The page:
Ed Brayton made a post about two court cases that the Supreme Court has refused to hear, and he’s happy that the Court has in some sense upheld them:
Yesterday the U.S. Supreme Court denied certiorari in Nampa Classical Academy v. Goesling… In the case, the 9th Circuit upheld Idaho’s decision to bar publicly funded charter schools from using religious texts in the classroom, even for teaching of secular subjects. The 9th Circuit held that the First Amendment’s speech clause does not give charter school teachers, students, or parents a right to have such texts included as part of the school curriculum…
The Supreme Court also denied review in Johnson v. Poway Unified School District. In the case, the 9th Circuit rejected claims by a high school calculus teacher that his California school district violated his free speech rights, as well as the Establishment Clause and Equal Protection clause, when it required him to remove large banners he had posted in his classroom that carried historic and patriotic slogans, all mentioning God or the Creator.
So, let’s start with the second one. To me, this is a gray area. That they all mentioned God or the Creator might well be a problem, since it would be promoting at least a semi-religious view. So, if a mixed set would pass muster, this isn’t that big a problem. But then if, say, someone wanted to post quotes from a specific person and that person happened to be religious and so use those terms, would that be a problem? Ultimately, there’s no way to make a blanket judgement about this, and so it has to be done on a case-by-case basis. It’s not obvious to me from the short description here that this was such a case, but it well could be.
The first one, however, is a terrible decision, and one the Supreme Court should have reviewed. What this decision does is state that essentially even if a religious text is relevant to a secular subject, you can’t use the religious text in the classroom. How in the world is this treating religion like everything else? And what counts as a religious text? If I want to use Aquinas or Augustine in a philosophy class introducing philosophy of religion– they do have them outside of universities, right? — would that be illegal? If we’re talking ethics and I want to examine the ethics of some religions, or that have religious bases, can I actually use the texts that talk about them? Or is it impossible for me to talk about religion at all, even in a context where it isn’t being specifically promoted, or discussed as one of a number of options? If I want to talk about the impact of religion on some historical event, can I use a religious text to describe it? Ultimately, this decision, at least from the short description, again seems to be saying that you can’t use a religious text in a school even when that text is directly relevant and may well be the best source to talk about the subject you’re trying to teach. But secularism is supposed to be about treating religion like everything else, and we can always use the best text for a subject … unless it’s religious, at which point we can’t.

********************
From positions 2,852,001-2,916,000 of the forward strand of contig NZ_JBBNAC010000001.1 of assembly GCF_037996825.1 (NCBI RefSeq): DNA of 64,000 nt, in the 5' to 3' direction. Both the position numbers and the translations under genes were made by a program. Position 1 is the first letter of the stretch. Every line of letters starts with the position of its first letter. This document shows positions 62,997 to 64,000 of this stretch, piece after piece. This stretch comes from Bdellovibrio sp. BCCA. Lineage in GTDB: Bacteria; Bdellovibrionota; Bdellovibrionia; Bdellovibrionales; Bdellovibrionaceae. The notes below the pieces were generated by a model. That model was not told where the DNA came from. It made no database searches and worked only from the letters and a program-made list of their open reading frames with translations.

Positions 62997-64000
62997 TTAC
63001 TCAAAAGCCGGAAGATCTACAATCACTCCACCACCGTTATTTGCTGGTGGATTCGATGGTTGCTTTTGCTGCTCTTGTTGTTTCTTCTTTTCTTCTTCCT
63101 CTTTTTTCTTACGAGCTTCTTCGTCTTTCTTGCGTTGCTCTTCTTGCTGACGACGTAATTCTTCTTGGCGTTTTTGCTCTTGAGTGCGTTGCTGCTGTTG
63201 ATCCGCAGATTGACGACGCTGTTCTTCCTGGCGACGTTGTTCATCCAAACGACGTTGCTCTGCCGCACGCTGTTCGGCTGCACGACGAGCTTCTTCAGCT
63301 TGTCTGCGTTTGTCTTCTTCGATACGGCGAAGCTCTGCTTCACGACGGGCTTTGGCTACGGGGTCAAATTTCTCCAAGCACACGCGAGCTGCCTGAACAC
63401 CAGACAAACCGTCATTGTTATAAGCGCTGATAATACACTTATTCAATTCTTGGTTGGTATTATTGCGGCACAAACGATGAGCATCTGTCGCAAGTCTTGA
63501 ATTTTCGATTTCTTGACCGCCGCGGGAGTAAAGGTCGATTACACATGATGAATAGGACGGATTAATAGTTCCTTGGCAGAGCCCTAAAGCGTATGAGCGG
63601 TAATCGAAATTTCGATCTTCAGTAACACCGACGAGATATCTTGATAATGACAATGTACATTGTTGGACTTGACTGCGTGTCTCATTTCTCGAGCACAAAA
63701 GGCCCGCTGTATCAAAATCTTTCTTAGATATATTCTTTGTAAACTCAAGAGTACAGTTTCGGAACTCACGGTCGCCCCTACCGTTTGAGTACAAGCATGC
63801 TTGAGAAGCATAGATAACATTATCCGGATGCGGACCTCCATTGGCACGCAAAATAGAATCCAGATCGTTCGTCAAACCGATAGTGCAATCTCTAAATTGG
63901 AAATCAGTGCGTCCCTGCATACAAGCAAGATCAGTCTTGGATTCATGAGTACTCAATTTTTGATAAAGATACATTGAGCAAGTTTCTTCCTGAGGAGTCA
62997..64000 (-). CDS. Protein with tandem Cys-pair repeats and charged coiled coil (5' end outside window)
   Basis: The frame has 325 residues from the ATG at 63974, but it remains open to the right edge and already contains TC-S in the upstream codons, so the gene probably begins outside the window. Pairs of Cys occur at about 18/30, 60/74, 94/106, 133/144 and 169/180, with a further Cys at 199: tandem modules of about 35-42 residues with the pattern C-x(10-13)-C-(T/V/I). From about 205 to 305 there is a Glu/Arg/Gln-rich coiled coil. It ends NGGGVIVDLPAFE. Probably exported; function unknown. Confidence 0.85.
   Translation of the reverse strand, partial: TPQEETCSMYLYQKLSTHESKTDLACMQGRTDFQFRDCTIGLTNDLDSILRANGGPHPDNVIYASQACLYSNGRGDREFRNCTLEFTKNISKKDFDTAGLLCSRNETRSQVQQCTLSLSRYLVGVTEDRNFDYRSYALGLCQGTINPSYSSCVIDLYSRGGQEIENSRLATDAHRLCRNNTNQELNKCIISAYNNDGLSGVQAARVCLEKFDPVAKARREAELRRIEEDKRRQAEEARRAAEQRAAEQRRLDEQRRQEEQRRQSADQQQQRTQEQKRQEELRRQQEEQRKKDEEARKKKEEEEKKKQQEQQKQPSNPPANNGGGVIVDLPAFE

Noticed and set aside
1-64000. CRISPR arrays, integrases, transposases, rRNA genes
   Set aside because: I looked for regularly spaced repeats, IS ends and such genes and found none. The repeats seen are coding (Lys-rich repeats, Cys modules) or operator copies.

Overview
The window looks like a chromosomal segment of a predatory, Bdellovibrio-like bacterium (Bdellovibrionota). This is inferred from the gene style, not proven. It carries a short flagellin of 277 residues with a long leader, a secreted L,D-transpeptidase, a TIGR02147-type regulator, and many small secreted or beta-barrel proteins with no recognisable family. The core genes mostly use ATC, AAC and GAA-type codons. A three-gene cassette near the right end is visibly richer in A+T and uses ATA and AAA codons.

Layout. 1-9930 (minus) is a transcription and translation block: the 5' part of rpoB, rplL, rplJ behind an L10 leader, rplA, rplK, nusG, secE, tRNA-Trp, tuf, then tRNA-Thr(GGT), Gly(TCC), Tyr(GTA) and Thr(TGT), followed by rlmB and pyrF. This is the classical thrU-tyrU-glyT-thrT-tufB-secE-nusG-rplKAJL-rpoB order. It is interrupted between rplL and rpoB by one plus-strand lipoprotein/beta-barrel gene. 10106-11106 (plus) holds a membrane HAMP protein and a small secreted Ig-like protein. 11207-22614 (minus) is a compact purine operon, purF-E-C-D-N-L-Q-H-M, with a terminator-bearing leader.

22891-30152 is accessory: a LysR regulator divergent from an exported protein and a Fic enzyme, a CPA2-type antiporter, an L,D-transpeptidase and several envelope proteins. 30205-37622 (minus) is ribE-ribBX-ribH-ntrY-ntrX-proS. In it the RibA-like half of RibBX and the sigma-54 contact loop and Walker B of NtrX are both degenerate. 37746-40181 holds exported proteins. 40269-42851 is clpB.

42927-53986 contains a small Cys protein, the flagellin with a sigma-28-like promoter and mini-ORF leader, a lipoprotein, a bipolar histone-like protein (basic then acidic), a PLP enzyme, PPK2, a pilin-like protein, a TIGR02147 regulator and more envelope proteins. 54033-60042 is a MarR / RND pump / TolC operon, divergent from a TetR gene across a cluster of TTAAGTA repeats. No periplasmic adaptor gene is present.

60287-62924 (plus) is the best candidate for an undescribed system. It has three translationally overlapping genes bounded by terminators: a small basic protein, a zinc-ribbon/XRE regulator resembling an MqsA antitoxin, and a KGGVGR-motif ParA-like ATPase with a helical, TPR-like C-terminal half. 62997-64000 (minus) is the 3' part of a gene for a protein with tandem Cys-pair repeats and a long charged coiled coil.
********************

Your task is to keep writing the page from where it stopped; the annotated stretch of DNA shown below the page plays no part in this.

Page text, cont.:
It’s this sort of thing that bugged me about the Jessica Alquist case again, although I barely paid attention to it. It sounded like the prayer banner was something that was put up as part of some big project, and simply included. Thus, it was a traditional thing and should have gained the label of an old school tradition. Surely anything that was part of a school tradition can be maintained without us thinking that it has to be something that’s advocated? Again, you can have all the traditions you want … unless they happen to have some link to religion, at which point it’s just terrible and horrible and a violation of your rights. One wonders what would happen if as part of a joint venture between a school and a local Church the Church had sent over a banner commemorating the event and included “God” in it. Would that be allowed to be hung alongside all the secular ones? And do you think it would matter if one of those secular banners contained explicitly atheistic language or ideas? Or would even working with a religious group be a problem?
These sorts of decisions are what make a lot of people apprehensive about a so-called secular society. It seems like the goal is not to treat religion either like everything else or even like the protected right it is, but to get it completely out of public life so that no one who is religious will dare to mention it except while huddled in their own homes or their churches, while the good “secular” values get free reign to run things as they see fit. But those secular values are no better evidenced or argued than the religious ones, and so this seems like an attempt to impose secular values not by convincing people that they are right, but by silencing dissenters. And that never ends well.